“Sounds like Mr. Mason is being a little dramatic,” said Spottke, when asked about the Masons’ move to a safe house. “I don’t mean to laugh. But this is low-level criminal mischief and we would never tell him to go into hiding,” she said, confirming later that the Masons’ hired a private security consultant who might have been involved in their decision to not return home and that the police played no part in the decision.

“If the Masons were truly scared and going into hiding, I hope they’d be more cooperative with us,” she said, explaining that the Masons’ public campaign had undermined their investigation. “You don’t release a press release and contact the media if you want to protect your children. But that’s just from a police perspective.” In a culture war against reproductive health and rights, however, drama is a key weapon. Because it works.

What ultimately got a guffaw out of Investigator Spottke was prominent pro-lifer Jill Stanek’s unwarranted assertion that “whether this is deemed a terrorist attack or hate crime will be up to the FBI, which is now involved.” Composing herself, Spottke assured RD that that no, the FBI is not involved. A private citizen can’t get the FBI involved without coming through her agency, which she doesn’t see happening. The Mason case, as the inspector emphasized, is criminal mischief, which is neither a hate crime nor domestic terrorism.

Personal, Not Political

The most serious threat to Mason’s claim is that police are investigating the case as a personal vendetta by fellow pro-life Christian activists; an approach that has nothing to do with the pro-choice movement. Despite last week’s conservative media frenzy, the Mason case is officially personal—it’s “coincidental,” not politically motivated or associated.

According to investigator Spottke, the “person of interest” is actually a couple the Masons had a falling out with—former friends who “have the same beliefs and standings as the Masons.” Spottke informed RD that Mason had asked the police to talk to someone they knew well who’d posted “pretty derogatory remarks” on The Daily Beast, specifically against his wife.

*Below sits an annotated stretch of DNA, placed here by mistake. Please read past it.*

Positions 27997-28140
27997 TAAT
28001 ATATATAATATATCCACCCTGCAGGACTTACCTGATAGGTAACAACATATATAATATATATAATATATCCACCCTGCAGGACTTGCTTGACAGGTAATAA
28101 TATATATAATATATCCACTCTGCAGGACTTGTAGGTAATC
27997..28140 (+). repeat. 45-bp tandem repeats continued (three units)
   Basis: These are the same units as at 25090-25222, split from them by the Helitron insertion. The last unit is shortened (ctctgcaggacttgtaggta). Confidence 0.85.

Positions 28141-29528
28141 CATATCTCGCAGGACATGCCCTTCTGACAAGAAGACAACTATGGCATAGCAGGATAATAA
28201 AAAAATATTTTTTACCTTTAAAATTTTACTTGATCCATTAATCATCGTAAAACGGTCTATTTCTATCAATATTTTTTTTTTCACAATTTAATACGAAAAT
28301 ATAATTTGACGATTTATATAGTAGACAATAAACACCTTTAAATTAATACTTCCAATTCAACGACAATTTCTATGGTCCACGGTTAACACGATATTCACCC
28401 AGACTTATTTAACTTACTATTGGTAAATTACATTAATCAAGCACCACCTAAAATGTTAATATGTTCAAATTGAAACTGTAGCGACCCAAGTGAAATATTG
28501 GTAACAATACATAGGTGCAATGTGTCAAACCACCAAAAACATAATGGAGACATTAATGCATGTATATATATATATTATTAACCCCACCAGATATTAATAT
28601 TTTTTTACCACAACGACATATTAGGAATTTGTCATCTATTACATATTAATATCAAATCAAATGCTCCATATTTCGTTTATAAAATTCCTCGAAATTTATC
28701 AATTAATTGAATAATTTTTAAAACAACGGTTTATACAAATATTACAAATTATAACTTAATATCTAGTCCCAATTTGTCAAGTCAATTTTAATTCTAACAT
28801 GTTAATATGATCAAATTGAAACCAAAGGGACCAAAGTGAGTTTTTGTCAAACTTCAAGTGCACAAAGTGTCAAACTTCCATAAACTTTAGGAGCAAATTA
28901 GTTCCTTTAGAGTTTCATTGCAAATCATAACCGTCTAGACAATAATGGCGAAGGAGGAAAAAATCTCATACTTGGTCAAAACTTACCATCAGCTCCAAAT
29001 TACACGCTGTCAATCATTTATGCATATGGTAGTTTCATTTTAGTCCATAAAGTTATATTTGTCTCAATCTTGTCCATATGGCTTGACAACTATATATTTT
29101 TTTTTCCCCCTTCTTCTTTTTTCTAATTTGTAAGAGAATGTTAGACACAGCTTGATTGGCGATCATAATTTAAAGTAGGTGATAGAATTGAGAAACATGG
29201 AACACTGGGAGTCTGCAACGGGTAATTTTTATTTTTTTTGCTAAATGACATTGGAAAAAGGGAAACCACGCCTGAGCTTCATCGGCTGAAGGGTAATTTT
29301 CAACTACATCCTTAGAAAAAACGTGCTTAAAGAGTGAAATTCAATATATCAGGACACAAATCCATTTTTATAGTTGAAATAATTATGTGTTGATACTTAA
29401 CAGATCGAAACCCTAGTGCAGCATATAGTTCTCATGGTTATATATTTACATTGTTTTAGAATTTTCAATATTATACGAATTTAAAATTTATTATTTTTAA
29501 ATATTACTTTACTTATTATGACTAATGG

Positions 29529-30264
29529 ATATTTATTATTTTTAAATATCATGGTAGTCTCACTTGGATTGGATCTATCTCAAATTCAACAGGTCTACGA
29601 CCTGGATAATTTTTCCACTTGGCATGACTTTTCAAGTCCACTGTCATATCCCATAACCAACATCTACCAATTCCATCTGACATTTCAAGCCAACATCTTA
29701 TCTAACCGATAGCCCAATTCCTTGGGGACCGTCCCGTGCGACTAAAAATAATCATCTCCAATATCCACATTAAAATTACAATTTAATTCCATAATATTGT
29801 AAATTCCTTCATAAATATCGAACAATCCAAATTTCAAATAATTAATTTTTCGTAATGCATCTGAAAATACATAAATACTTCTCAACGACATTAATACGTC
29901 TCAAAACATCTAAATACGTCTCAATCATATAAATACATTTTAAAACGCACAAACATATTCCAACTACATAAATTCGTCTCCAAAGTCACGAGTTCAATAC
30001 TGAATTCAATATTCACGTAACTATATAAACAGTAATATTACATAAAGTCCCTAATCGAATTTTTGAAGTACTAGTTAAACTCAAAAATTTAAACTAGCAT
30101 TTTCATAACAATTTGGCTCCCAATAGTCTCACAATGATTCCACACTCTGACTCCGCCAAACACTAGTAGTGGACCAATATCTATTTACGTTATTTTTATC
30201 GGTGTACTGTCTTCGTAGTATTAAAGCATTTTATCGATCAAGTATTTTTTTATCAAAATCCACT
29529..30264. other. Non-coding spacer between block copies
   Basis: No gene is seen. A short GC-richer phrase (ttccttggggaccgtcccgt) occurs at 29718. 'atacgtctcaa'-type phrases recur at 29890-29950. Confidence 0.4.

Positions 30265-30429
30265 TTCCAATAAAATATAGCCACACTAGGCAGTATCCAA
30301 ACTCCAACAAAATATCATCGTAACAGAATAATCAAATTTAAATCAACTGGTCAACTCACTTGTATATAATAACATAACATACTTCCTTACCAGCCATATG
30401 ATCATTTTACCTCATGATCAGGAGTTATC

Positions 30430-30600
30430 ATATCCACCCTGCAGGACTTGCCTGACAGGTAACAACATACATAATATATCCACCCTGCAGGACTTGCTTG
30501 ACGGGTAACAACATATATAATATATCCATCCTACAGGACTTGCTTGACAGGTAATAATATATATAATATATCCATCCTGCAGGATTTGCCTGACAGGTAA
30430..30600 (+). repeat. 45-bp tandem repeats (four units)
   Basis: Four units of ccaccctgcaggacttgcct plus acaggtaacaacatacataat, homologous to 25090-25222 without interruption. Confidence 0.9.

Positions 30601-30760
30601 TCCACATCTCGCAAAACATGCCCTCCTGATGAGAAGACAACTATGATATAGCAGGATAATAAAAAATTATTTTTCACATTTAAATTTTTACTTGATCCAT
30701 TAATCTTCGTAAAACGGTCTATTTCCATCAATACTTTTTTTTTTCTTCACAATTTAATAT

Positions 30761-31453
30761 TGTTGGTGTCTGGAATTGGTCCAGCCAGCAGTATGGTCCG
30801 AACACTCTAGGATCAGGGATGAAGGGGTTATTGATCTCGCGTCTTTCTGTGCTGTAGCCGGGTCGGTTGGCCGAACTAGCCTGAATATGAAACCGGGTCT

The nasty reader comment at the start of this article didn’t stop with critique of character. The full text read:

These people are evil, judgmental, self-righteous ego-maniacs—Bob Enyart, a convicted child abuser is the man behind PersonhoodUSA & currently the Masons are under investigation for criminal conspiracy & online criminal libel for making numerous false reports of child abuse against an innocent family. [Link to Enyart charges added, but no corroboration could be found for the allegations against the Masons —Ed.]

Bob Enyart is an influential pastor of the Denver Bible Church, under whose auspices the Masons organize—he’s an inflammatory anti-gay, anti-choice activist and national radio host, arrested for protesting Focus on the Family as too liberal. A quick search of Enyart and the Masons turns up a pair of disgruntled former co-agitators, Dani and Curtis Kekoa, an anti-government Christian-Right couple out to expose all three Personhood USA leaders as criminals and frauds.

A blog set up by the Kekoas details the soap-opera betrayal that forced them from Rev. Enyart’s flock and to break their years-long friendship with the Masons. In two separate posts, Dani mentions being banned from Newsweek comments on the Mason profile and how The Daily Beast “had to close down the comments suddenly after the TRUTH about the Masons’ online criminal activity was exposed.”

Although the police can’t confirm that the Kekoas are their “persons of interest,” one look at the Kekoas’ Facebook page, “Boycott Bob Enyart, the Convicted Child Abuser,” (with its image gallery of screen shots from the now-deleted Daily Beast comments list) is enough to make it a plausible theory.